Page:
Date of Award
Doctor of Philosophy (PhD)
Electrical & Computer Engineering
The ultrafast fast phenomena that take place following the application of a 120 fs laser pulse on 20 nm antimony thin films and 40 nm nanoparticles were studied using time-resolved electron diffraction. Samples are prepared by thermal evaporation, at small thickness (< 10 nm) antimony nanoparticles form while at larger thicknesses we get continuous thin films.
The samples are annealed and studied by static heating to determine their Debye temperatures, which were considerably less than the standard value. The thermal expansion under static heating also yielded the expansion coefficient of the sample material. Nanoparticle samples gave a very accurate thermal expansion coefficient (11 × 10-6 K-1).
Ultrafast time resolved electron diffraction studies with ∼1.5 ps resolution are performed for both kinds of samples to determine the lattice thermalization time and study the difference in relaxation time between the thin films and nanoparticles. Knowing the Debye temperature from the static heating experiment (144 K for nanoparticles and 148 K for 20 nm thin films), we could measure the temperature rise due to the laser pulse. The thermal pressure and acoustic lattice oscillations are also studied. There was a noticeable delay of 6 ps between the onset of the drop of intensity and the onset of the drop in diffraction ring size, which indicates the propagation of a thermal stress front in the film.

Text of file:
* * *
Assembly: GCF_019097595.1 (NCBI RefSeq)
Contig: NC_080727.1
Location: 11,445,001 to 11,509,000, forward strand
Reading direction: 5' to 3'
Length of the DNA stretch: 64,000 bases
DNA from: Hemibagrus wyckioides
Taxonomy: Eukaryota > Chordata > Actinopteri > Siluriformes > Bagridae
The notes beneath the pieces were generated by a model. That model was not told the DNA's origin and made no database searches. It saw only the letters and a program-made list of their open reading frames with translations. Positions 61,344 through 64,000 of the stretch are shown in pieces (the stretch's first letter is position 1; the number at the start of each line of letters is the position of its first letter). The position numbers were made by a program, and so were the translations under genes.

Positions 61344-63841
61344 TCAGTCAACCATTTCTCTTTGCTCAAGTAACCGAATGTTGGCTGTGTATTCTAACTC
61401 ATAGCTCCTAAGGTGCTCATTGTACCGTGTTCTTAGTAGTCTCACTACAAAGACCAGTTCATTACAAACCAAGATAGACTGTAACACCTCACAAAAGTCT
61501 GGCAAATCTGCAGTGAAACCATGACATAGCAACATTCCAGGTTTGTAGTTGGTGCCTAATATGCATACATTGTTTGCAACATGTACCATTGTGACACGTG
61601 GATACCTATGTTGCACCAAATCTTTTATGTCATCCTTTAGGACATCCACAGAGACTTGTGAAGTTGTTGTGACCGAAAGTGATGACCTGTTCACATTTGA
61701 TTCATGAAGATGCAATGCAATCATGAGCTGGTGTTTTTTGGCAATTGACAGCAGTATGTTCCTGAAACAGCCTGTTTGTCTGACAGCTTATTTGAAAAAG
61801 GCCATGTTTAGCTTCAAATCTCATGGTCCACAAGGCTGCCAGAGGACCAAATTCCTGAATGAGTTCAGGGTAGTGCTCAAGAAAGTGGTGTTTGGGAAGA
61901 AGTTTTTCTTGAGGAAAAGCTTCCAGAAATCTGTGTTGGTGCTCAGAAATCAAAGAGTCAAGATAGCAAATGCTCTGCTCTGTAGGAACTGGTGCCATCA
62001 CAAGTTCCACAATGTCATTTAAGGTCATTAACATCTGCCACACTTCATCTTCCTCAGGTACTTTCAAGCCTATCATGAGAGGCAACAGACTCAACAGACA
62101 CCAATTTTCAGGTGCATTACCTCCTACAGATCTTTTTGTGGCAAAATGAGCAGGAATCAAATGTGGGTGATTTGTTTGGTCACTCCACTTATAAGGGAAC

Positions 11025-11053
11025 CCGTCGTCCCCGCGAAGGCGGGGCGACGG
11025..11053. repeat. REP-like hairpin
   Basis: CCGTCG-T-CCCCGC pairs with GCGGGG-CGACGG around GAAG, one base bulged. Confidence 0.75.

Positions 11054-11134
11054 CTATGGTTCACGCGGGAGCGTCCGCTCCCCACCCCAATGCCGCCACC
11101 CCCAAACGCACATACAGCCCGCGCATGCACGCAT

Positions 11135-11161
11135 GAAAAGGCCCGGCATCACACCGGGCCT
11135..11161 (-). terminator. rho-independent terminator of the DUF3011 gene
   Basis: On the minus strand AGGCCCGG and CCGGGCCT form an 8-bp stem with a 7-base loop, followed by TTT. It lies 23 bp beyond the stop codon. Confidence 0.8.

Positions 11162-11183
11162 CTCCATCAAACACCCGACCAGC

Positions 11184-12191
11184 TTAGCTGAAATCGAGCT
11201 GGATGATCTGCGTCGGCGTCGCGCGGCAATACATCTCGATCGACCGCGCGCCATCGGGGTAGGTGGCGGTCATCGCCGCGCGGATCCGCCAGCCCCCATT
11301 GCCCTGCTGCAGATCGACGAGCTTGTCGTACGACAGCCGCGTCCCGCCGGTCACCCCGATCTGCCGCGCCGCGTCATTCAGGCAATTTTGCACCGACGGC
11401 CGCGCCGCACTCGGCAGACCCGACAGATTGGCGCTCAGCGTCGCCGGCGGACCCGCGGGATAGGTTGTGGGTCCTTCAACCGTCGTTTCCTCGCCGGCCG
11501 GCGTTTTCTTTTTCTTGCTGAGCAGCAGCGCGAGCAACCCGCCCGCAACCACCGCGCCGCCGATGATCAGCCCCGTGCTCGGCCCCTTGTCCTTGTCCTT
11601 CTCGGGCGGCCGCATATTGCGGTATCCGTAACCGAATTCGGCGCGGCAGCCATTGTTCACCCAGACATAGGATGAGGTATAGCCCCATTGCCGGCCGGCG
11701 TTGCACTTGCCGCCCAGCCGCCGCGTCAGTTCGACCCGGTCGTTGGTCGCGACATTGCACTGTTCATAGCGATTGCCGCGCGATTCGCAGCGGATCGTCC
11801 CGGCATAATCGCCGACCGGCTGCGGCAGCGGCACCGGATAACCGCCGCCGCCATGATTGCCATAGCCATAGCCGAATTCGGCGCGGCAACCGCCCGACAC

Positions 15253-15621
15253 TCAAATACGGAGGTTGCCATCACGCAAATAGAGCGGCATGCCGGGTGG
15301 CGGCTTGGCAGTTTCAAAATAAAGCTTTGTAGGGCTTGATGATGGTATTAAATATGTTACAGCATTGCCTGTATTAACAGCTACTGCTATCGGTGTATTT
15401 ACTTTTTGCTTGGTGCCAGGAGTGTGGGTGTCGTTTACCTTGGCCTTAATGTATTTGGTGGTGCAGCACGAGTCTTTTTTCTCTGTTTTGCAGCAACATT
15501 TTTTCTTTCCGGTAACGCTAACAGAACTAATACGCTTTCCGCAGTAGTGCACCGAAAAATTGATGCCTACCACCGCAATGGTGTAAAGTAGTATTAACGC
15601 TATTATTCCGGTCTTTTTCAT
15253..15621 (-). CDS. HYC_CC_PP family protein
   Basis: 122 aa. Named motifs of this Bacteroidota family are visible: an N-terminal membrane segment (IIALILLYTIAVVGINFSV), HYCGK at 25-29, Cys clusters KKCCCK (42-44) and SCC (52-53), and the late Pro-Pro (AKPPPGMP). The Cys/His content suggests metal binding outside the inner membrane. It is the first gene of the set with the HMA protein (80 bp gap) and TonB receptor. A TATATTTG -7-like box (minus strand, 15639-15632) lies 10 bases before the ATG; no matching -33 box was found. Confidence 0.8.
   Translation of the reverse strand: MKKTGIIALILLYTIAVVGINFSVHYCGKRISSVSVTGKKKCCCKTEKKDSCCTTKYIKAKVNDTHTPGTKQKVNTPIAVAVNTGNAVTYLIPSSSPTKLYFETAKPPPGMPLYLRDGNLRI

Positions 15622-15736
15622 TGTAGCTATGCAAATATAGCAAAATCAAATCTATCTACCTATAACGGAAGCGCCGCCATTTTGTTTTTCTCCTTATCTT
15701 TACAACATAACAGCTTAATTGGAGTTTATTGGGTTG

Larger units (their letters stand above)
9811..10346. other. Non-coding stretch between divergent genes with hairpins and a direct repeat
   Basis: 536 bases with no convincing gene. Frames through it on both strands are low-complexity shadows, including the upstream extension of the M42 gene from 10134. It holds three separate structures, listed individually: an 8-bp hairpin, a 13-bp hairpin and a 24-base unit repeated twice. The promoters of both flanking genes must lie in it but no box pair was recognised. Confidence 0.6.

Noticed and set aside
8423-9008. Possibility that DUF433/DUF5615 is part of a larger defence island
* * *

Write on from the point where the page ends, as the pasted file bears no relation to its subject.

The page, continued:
"Ultrafast Electron Diffraction Study of the Dynamics of Antimony Thin Films and Nanoparticles"
(2011). Doctor of Philosophy (PhD), Dissertation, Electrical & Computer Engineering, Old Dominion University, DOI: 10.25777/8w6j-aq95